18 March 2017



I returned to France in mid February, unbelievably a month ago already.  Nick stayed behind to complete his rehabilitation programme at the hospital and followed two weeks later.  Now that we are back we are trying to rediscover normal. 


During the last month the weather has been mixed.  Horrible grey days, drizzle, tremendous winds, and also some sunshine to lift our spirits.  One of the reasons for my early return was to check on the house.  There was some damage after storm Doris a few weeks ago and since then more in the last high winds.  All has now been sorted, thankfully.

On one of the recent bright and sunny days we took a familiar walk around the village and the route around the château that we used to do almost daily with Lulu.  I still find these walks painful.  I can visualise her trotting along ahead of us, enjoying being off the lead, stopping for a good sniff here and there.  It will be some time yet before the joy of remembering her will overcome the sadness of being cheated out of having her with us for more years. 


It is incredibly coming up to ten years since we set foot in the village for the first time.  The little house below the château where we used to live looks pretty much the same as when we left it.  The house below has new owners and has had a lot of work done to improve it, turning it from a scruffy little place into a smart town house.  I wonder if we would have got on with our new neighbours.  Rumour has it that it’s a holiday home and I wonder if there will be a lot of noise when they are in residence.  One of the great joys of our little house was its peace and quiet, despite being in the middle of the village.

Further up the hill the two cottages where the very old couple lived are now shuttered up and seemingly empty.  Someone said that both of them were now in an old people’s home.  I shall miss seeing them pottering around and seeing their bright geraniums on the window sills.


This view of the château is one I never tire of.  It hasn’t changed much recently, except that the electricity pylon has now gone, all the cables having been buried underground.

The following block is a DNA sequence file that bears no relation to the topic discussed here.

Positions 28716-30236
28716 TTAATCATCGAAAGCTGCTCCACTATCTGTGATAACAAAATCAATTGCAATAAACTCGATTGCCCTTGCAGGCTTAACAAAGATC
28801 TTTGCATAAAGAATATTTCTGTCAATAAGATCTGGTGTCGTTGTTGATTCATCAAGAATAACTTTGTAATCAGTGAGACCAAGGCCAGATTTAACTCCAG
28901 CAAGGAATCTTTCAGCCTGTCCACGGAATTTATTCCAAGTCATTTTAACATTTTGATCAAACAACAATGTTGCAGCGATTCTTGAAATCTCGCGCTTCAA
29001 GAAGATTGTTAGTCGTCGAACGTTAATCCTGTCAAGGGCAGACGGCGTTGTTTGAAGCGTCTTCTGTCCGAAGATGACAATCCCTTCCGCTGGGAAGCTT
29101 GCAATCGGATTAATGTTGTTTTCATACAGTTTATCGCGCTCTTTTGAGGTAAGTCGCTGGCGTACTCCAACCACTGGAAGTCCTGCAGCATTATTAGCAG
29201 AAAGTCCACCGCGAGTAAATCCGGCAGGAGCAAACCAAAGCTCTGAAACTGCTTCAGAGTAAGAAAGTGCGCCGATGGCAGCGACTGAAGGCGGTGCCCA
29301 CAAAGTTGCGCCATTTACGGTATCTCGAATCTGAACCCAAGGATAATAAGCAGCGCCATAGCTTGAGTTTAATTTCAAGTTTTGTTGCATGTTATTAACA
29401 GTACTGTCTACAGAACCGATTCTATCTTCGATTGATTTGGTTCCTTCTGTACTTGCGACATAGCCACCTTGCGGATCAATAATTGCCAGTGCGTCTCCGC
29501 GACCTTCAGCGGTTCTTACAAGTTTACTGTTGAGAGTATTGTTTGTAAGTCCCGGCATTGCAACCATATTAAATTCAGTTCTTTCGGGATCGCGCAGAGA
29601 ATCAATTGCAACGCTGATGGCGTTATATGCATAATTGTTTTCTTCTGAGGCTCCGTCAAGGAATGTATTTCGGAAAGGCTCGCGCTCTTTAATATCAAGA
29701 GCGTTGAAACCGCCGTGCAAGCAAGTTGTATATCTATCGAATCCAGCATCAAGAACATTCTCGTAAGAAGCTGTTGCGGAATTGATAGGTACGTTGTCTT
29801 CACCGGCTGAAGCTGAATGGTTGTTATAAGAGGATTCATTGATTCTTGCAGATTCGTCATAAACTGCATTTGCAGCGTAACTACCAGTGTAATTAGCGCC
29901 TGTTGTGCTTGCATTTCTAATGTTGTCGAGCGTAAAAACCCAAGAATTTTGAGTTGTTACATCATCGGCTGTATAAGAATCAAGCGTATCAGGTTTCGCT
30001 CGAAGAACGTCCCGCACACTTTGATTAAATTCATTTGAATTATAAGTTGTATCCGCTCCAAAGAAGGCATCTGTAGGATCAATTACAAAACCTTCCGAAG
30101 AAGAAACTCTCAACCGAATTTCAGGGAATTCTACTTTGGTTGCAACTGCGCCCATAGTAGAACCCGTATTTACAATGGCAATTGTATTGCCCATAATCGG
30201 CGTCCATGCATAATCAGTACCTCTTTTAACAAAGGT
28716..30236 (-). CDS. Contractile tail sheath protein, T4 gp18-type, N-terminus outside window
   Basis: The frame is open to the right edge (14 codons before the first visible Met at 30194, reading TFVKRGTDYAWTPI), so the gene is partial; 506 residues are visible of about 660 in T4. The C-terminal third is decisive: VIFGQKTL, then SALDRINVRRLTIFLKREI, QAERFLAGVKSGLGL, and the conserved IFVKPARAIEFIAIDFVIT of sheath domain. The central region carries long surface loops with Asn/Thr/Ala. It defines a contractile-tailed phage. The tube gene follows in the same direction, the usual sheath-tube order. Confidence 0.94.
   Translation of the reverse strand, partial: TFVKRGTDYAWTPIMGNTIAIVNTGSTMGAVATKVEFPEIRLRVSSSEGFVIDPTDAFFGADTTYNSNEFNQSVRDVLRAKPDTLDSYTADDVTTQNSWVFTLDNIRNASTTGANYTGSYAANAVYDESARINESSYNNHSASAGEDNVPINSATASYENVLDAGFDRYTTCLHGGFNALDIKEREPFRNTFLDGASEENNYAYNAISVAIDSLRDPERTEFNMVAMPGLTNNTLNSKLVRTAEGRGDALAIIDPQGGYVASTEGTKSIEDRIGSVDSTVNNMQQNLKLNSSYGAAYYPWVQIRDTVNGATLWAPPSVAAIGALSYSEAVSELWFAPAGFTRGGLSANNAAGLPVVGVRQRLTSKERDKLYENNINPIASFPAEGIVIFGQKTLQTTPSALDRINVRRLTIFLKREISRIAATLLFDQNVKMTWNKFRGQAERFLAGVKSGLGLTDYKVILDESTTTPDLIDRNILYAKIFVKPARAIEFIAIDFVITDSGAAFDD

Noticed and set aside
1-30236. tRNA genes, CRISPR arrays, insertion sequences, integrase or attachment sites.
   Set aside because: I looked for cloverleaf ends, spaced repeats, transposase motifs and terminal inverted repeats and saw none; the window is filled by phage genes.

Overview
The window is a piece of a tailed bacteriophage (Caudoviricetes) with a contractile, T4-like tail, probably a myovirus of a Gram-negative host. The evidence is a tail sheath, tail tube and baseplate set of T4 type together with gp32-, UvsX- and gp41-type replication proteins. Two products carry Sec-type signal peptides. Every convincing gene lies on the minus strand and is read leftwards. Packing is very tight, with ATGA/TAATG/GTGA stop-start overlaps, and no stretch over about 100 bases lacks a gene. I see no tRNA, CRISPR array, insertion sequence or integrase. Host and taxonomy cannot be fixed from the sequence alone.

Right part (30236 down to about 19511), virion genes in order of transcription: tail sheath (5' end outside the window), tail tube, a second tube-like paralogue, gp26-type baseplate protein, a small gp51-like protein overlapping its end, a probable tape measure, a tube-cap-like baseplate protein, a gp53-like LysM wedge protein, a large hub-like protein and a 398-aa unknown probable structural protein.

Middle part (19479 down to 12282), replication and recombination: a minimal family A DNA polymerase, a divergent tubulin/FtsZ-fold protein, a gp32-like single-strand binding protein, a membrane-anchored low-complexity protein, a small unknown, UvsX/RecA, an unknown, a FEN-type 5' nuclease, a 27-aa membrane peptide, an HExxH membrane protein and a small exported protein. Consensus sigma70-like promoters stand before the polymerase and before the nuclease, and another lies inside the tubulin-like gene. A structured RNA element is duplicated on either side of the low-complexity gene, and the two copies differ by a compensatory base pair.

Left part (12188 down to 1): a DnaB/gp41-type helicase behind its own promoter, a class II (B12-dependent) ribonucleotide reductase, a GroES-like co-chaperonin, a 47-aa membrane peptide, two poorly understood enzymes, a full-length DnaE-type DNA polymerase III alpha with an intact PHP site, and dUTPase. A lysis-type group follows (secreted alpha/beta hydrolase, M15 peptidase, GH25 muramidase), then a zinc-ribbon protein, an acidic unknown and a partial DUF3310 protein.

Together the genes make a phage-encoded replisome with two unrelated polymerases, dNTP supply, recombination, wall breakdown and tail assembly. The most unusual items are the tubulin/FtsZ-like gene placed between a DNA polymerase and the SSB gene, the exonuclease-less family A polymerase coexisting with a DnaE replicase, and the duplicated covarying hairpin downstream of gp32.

The château itself hasn’t changed much, not since it was reinvented and reopened several years ago.  Displays and events come and go but it remains a beautiful, tranquil place, with lovely views over the village.





Walking back down to the village from the track behind the château the view is exactly the same as it has been for the last ten years.  I love it from either direction.  Going up there is the promise of a lovely walk where we’re unlikely to see another soul.  Going back down there is the promise of a glass of something in the bar in the village, always something to look forward to.


The village evolves gradually all the time.  The florist was closed for a while and we were so pleased when it reopened a couple of years ago.  Now we are sad to hear it is closing at the end of the month and the shop will be empty again.  I imagine it must be hard to make a living from selling flowers and plants in a small village.


One of the two bars has been closed since mid December.  There are new owners who are apparently taking over in mid April.  It will be nice to see it open for business instead of shut up with whitewashed windows.  Especially in the summer it will be good to see happy people enjoying the sunshine at its tables outside.


We have come to a decision, of sorts, about our house.  We had changes planned for this year, mainly upstairs.  A new ensuite bathroom in the main bedroom, decorating, lowering of ceilings and air conditioning.  But we’re putting all of that on hold for a while.  We are beginning to think that living full time in France is not for us, that this will be our summer house and we will spend the winters in the UK.  Consequently we’re not spending any more great amounts of money on our French house and will buy a slightly bigger house in the UK instead.